U.S. consumer confidence hits 9-year high

By Staff, with files from The Associated Press | September 27, 2016 | Last updated on September 27, 2016
1 min read

Consumer confidence in the U.S. rose in September to the highest level in nine years.

The Conference Board says that its consumer confidence index rose to 104.1, up from 101.8 in August. It was the strongest reading since the index stood at 105.6 in August 2007–four months before the beginning of the Great Recession of 2007-2009.

The increase was better than expected, given private economists had been forecasting the index would drop in September after a strong August reading.

The September gain was propelled by an improvement of consumers’ views about the labour market.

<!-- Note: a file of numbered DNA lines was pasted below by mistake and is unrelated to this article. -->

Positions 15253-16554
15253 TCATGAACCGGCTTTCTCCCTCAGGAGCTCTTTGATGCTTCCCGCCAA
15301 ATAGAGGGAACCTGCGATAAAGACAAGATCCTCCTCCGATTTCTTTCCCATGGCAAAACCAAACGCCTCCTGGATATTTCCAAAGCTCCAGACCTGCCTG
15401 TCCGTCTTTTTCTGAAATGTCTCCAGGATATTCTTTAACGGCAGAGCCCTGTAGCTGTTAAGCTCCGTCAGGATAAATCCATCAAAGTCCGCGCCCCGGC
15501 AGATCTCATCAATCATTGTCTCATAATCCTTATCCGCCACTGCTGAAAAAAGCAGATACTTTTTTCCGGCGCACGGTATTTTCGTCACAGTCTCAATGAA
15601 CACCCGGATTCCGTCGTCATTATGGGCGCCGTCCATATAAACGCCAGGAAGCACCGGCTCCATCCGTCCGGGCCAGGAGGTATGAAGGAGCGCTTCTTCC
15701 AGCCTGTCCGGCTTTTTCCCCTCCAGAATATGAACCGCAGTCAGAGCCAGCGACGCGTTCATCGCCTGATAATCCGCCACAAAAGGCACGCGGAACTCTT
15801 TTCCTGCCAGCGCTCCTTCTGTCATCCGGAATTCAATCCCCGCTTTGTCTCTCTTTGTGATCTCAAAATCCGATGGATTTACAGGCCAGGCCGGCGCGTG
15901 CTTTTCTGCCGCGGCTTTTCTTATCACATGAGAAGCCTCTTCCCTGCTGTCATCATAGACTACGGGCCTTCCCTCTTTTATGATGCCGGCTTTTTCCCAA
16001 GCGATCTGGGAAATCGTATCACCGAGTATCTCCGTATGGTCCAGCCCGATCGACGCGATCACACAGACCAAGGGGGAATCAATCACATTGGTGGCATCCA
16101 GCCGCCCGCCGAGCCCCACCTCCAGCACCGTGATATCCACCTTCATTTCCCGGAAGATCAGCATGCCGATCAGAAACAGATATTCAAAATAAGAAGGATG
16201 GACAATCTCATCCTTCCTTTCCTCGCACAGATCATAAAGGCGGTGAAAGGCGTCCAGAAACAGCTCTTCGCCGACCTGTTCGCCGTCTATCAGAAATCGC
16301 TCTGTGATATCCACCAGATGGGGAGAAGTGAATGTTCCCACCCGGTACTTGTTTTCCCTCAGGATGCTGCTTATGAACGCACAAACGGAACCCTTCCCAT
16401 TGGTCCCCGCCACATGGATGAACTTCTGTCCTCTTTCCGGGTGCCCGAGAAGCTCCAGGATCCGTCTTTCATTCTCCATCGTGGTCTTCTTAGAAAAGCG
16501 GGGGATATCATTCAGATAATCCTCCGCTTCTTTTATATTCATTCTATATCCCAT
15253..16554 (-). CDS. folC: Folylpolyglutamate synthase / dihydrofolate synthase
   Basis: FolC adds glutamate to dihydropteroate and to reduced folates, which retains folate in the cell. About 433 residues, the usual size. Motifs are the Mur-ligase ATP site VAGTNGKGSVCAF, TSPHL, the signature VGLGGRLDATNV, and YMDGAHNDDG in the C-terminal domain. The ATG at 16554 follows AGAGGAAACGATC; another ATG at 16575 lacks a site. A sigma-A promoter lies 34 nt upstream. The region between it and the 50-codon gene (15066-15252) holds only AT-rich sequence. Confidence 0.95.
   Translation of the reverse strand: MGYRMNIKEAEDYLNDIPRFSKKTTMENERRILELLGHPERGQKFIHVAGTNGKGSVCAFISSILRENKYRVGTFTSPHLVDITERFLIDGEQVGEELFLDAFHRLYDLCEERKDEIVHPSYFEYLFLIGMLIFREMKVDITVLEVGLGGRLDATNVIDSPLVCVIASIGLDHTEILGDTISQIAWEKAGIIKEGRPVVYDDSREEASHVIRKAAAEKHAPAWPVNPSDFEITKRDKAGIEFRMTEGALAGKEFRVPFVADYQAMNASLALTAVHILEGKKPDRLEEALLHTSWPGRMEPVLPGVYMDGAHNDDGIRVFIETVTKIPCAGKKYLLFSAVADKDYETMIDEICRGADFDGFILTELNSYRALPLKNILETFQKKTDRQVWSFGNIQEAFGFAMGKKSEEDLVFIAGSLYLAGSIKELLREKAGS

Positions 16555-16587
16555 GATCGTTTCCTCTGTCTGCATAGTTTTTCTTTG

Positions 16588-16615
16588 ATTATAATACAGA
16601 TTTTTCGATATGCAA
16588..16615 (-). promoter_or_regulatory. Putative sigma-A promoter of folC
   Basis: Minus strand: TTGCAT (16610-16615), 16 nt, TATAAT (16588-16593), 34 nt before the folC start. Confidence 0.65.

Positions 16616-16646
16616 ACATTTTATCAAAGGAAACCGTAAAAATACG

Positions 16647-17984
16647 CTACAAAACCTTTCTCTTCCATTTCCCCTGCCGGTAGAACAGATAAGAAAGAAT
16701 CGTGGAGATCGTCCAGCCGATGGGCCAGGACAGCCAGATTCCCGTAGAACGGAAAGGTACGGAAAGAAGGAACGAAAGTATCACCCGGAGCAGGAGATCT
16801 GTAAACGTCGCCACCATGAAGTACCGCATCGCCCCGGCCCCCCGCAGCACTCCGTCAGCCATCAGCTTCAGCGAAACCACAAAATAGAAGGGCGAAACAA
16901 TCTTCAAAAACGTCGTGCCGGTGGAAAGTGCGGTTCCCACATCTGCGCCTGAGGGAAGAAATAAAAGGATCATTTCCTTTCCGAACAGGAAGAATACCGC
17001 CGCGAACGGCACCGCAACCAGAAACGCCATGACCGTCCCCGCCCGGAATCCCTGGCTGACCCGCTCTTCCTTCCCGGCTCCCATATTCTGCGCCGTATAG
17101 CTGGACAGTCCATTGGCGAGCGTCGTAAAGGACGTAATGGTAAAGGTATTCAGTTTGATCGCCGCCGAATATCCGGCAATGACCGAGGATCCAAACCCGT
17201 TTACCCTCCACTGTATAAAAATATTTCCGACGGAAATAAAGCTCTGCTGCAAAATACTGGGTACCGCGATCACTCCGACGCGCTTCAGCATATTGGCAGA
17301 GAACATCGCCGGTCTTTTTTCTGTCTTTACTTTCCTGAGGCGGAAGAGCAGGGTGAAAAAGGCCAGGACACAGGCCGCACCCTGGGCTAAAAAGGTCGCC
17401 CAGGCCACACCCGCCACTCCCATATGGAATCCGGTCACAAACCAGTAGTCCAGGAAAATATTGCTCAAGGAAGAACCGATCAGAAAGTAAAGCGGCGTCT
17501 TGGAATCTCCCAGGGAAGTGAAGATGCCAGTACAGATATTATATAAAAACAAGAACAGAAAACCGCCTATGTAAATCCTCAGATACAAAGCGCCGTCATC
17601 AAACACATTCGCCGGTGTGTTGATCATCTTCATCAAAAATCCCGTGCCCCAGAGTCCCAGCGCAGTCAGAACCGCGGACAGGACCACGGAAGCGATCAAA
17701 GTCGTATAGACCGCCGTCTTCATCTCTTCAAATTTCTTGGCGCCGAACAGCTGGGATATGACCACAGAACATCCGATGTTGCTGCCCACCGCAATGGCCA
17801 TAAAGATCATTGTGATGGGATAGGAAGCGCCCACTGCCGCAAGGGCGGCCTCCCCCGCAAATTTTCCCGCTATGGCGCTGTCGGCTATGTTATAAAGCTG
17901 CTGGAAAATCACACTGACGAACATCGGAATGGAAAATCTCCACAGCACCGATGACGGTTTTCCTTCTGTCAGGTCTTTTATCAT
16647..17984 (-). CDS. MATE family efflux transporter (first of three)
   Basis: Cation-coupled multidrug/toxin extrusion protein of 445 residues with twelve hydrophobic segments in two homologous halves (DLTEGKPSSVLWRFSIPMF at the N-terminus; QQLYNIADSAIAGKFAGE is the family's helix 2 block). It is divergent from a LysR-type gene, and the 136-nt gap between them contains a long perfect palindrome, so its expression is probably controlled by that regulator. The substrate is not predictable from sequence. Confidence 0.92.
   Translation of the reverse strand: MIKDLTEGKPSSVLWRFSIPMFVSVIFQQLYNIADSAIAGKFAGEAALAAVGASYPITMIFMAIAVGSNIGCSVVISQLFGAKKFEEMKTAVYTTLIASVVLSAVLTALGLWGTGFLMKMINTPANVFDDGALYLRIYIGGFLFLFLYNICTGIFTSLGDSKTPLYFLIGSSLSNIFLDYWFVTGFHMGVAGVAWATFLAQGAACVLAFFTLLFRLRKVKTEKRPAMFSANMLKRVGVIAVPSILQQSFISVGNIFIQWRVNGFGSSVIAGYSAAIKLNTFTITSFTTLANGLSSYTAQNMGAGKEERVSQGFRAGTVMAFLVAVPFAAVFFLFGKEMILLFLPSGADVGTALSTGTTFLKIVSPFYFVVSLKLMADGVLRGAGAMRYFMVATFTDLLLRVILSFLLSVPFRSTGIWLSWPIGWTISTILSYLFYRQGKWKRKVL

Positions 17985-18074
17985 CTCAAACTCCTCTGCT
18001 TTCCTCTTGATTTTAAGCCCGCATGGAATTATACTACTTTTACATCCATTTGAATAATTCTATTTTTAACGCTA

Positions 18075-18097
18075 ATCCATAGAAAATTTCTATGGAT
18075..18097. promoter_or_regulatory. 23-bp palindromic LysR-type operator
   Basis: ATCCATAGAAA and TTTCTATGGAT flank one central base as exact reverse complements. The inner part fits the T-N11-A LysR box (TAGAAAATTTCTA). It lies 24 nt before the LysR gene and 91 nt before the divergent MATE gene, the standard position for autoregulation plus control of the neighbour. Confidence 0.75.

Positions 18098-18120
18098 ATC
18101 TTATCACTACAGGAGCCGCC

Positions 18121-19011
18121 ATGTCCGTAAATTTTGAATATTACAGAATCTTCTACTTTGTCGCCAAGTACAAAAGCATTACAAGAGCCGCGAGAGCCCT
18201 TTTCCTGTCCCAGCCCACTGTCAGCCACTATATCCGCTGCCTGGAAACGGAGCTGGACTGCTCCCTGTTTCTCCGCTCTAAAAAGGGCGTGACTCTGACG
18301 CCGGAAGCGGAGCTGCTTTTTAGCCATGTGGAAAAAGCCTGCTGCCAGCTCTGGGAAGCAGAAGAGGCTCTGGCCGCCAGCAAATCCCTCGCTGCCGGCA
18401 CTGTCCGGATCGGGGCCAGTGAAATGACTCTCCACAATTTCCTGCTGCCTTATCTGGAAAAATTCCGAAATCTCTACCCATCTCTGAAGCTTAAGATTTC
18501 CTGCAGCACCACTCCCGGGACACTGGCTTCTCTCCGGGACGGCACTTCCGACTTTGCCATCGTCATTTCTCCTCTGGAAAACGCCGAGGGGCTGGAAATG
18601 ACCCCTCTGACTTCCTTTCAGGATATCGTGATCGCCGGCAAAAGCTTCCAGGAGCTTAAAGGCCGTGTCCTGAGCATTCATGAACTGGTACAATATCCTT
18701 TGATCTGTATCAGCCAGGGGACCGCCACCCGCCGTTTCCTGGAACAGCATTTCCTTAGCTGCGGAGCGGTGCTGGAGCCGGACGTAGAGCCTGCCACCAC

In a CIBC Capital Markets Research note, Royce Mendes says, “August wasn’t a great month for U.S. data releases, but September is beginning on a better note. The Conference Board’s index of consumer confidence rose […] and [this] is an indication that the recent weakness in retail sales reports could be just a bump in the road on the ongoing path toward stronger consumer spending.”

he also notes “a modest drop in the intentions to buy for autos, homes and major appliances, but each of those still remain around the higher end of the range that they have been in recently. All told, while this indicator is unlikely to move markets today, it is a small step in the right direction for the US economy.”

The Associated Press logo

Staff, with files from The Associated Press

The Associated Press is an American not-for-profit news agency headquartered in New York City.